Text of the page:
Cebu City Medical Center construction resumes

Cebu City Medical Center construction resumes

15 September 2016

THE construction of the new Cebu City Medical Center (CCMC) building resumed yesterday, three months after its civil works were suspended due to the lack of a building permit.

Councilor Mary Ann delos Santos said the contractor had already complied with requirements to secure one.

Last June, the Office of the Building Official (OBO) ordered the temporary suspension of the construction after the processing of the building permit was also put on hold.

The building permit was not processed because the ownership of a portion of the 4,000-square-meter lot where the 10-story hospital will rise has yet to be established.

Time well spent

“The temporary suspension (of the construction of the project) was well spent. The contractor corrected the apparent flaws and addressed the important concerns, which will affect CCMC during its operation,” delos Santos said.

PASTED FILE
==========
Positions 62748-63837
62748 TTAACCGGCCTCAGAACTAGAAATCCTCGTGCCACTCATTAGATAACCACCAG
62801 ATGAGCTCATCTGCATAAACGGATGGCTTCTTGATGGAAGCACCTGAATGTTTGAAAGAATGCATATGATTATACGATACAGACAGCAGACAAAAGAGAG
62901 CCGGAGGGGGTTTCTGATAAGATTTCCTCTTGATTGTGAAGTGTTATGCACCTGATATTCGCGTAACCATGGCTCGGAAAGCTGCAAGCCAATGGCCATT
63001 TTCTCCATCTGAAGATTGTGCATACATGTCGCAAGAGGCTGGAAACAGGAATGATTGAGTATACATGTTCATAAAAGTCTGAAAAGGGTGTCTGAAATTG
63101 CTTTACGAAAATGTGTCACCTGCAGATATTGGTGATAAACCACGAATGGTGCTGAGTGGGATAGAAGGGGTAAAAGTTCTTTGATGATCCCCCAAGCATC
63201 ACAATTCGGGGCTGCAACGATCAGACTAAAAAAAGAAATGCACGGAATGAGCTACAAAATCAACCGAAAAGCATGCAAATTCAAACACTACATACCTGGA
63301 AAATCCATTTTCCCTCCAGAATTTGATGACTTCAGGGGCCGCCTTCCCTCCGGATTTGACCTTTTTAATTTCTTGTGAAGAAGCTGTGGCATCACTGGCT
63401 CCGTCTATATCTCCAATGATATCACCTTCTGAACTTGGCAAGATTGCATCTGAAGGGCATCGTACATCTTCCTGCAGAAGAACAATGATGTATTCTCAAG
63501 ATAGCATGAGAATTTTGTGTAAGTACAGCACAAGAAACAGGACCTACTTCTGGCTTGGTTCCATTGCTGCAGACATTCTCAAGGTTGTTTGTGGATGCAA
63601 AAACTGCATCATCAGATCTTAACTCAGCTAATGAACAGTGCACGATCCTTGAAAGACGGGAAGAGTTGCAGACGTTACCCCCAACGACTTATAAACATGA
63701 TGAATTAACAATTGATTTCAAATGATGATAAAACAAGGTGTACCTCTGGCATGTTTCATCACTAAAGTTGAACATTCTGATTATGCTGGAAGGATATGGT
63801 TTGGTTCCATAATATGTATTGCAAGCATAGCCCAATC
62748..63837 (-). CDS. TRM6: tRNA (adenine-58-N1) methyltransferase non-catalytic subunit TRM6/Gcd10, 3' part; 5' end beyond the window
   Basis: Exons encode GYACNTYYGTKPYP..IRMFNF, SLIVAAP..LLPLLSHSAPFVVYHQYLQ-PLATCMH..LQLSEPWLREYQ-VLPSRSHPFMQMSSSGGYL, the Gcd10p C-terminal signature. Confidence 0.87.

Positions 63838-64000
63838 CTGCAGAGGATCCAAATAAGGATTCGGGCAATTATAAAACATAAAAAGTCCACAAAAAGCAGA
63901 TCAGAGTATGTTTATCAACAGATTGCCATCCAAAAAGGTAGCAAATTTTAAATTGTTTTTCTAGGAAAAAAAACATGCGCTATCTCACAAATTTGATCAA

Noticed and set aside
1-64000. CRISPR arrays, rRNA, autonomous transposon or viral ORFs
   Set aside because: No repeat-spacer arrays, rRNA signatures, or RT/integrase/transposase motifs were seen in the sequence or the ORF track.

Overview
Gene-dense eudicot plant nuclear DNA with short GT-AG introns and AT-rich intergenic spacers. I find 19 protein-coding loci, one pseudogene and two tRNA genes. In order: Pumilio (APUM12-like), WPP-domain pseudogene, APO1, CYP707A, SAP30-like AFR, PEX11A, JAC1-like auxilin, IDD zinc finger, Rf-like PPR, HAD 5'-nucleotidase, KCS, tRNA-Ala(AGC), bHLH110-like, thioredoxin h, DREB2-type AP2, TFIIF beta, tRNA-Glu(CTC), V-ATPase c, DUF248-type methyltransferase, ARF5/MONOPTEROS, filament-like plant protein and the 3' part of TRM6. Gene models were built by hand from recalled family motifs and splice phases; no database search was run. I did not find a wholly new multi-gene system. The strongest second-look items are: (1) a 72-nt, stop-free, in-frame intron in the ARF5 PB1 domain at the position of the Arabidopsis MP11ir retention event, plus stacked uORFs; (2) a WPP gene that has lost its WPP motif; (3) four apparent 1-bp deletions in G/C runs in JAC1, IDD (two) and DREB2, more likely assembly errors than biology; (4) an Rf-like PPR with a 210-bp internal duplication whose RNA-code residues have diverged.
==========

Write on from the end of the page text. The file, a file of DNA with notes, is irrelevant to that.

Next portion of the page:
Delos Santos was appointed by Mayor Tomas Osmeña as deputy mayor for hospital services and has been monitoring the project.

The councilor said OBO is about to issue the building permit but the contractor was already given the go-signal to resume works.

With the three-month delay in construction, delos Santos said the contractor, Manila-based firm C.E. Padilla Construction, has to work triple time to meet the 2017 completion deadline.

As planned, the first phase of the proposed 10-story hospital is expected to be completed in April 2017.

Standard quality

The first phase of the project alone, which includes the foundation and structural frames, has an approved budget of P600 million.

The entire hospital will cost the City P1.5 billion.

The councilor said they are making sure the building will still be of standard quality that can withstand any calamity, despite the contractor working triple time.

“The structural stability of the building is very important things and that’s the reason why there was a delay because we really did due diligence to that. The designers were summoned, including the structural engineer, plumbing, electrical, mechanical engineers, to check… the lifeline structure of the building,” she added.

The City Government began building the new hospital after the old CCMC building was demolished after it was severely damaged by the 7.2-magnitude earthquake in October 2013.

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